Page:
Loki has come along tremendously in the last few months. When we left for Hawaii in December, I was terrified of leaving him alone with a stranger (Bill, our house/dogsitter is possibly the most dog-friendly person EVER). Loki had never gotten comfortable with anyone besides David and myself. Sure enough, he didn’t come out from under the bed and make friends with Bill until 5 days into our trip. (Yes, I called almost every day. Yes, I know I was on my honeymoon. I’m just crazy that way.) Eventually he decided that Bill was okay, but he would hop up with him on the couch at night to sleep and shiver for the first ten minutes. That’s m’boy.
But after we got back, he seemed to have made some steps forward. He tolerated my parents’ presence in the house for several days, and was more outgoing with visitors. We decided it was time for him to have a companion, and got Persephone. Backsliding commenced.
Loki seemed terribly hurt whenever we gave Persephone affection, and was more twitchy than ever. Lots of shaking, and when we had to correct Persephone for being a crazy terrier puppy, he was more traumatized than she was. So we hired a trainer.
At the same time I started reading Caesar Milan’s book and watching his tv show. Blending the lessons from our trainer with Caesar’s dog psychology approach, we realized that part of Loki’s fearfulness was our over-nurturing behavior and lack of strong leadership. It took a while to change our habits, but we took his philosophy to heart and instituted stronger boundaries and rules, and more exercise for both of the dogs.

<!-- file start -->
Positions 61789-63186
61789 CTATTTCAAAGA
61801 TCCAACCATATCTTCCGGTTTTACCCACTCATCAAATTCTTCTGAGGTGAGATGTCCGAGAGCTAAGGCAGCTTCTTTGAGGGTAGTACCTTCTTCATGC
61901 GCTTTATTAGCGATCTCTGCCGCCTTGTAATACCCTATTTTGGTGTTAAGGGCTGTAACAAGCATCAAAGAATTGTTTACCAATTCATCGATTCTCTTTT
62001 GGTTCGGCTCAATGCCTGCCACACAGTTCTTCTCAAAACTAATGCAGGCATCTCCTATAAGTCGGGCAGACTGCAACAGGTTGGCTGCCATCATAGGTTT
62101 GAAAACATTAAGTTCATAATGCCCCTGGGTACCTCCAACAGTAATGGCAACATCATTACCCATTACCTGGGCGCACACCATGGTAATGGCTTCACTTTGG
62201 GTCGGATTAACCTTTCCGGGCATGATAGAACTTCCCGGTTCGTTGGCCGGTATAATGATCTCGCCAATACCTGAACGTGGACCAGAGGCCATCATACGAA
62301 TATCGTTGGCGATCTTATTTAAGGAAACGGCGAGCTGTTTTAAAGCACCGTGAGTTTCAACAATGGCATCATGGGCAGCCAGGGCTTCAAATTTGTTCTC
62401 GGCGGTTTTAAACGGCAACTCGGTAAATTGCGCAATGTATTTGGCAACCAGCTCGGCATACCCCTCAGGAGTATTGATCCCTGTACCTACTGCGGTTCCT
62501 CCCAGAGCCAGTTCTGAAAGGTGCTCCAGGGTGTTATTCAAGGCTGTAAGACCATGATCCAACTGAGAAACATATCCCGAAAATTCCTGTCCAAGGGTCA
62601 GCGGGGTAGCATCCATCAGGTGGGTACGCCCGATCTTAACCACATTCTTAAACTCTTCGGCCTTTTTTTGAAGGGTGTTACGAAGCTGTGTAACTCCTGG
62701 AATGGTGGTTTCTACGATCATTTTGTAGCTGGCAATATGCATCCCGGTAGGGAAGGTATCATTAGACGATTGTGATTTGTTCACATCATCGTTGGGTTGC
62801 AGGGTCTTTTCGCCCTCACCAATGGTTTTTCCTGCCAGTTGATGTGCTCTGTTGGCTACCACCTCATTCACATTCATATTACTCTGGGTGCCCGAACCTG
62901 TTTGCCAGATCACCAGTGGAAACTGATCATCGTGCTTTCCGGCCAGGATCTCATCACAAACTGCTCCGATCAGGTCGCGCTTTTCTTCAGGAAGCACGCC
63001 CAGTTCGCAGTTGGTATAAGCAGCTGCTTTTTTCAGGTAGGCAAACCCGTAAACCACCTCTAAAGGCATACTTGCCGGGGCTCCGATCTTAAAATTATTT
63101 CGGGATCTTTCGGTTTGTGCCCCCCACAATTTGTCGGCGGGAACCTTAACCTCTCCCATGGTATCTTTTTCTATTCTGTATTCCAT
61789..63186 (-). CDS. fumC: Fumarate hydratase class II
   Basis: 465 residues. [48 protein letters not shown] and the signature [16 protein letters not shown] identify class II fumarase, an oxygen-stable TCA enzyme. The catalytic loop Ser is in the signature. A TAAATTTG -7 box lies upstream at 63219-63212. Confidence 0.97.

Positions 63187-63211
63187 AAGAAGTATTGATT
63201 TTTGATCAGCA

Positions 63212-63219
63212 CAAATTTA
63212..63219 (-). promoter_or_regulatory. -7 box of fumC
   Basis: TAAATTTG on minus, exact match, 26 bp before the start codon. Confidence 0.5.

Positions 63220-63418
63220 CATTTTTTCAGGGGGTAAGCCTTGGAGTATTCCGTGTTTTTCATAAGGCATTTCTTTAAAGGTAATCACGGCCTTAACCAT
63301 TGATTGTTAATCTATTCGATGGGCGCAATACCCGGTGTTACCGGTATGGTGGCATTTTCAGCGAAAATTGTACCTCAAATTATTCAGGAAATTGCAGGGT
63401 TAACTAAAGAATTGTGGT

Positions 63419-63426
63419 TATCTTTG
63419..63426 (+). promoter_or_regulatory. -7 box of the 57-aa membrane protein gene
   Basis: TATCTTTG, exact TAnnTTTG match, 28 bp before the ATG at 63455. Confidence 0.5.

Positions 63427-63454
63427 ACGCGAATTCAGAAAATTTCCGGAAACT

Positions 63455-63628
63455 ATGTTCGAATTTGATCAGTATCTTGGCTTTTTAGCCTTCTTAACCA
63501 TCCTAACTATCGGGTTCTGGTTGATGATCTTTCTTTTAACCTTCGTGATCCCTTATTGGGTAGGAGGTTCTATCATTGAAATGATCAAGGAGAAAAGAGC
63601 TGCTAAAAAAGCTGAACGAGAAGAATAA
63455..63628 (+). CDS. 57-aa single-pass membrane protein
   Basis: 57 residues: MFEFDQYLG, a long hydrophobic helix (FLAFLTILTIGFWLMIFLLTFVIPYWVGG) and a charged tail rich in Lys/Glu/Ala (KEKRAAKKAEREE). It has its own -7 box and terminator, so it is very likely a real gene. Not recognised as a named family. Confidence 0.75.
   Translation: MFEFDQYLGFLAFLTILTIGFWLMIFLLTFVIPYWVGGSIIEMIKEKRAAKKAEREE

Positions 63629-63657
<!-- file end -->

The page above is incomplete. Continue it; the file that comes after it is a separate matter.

Today, Loki is almost a different creature. When we left town for our reception, we had a new dogsitter. I called after we got to California, dreading that Loki was cowering under the bed again. Brett said he’d taken about ten minutes to warm up. Both dogs slept with him every night. Loki has made friends with our trainer (dubbed FoodMan), is downright affectionate with my friend Emily, and totally loves playing with other dogs.
The clincher was this weekend. Usually I put off taking Loki to Petsmart for a nail trim because of the total carnage that ensues. He refuses to walk, barfs in the car, and struggles madly. It takes two groomers to clip his nails. This weekend there was no car barfing, I didn’t have to carry him through the store, and the groomer practically berated me for warning him that Loki would struggle. He was a total lamb. David and I were both amazed. He didn’t even sulk afterwards!
I used to think that you could love the trauma out of pets (and people), but really, that makes little sense. A toddler needs strong, clear boundaries to be healthy and safe, and so do dogs. If you don’t dwell on their issues, neither do they. Go figure!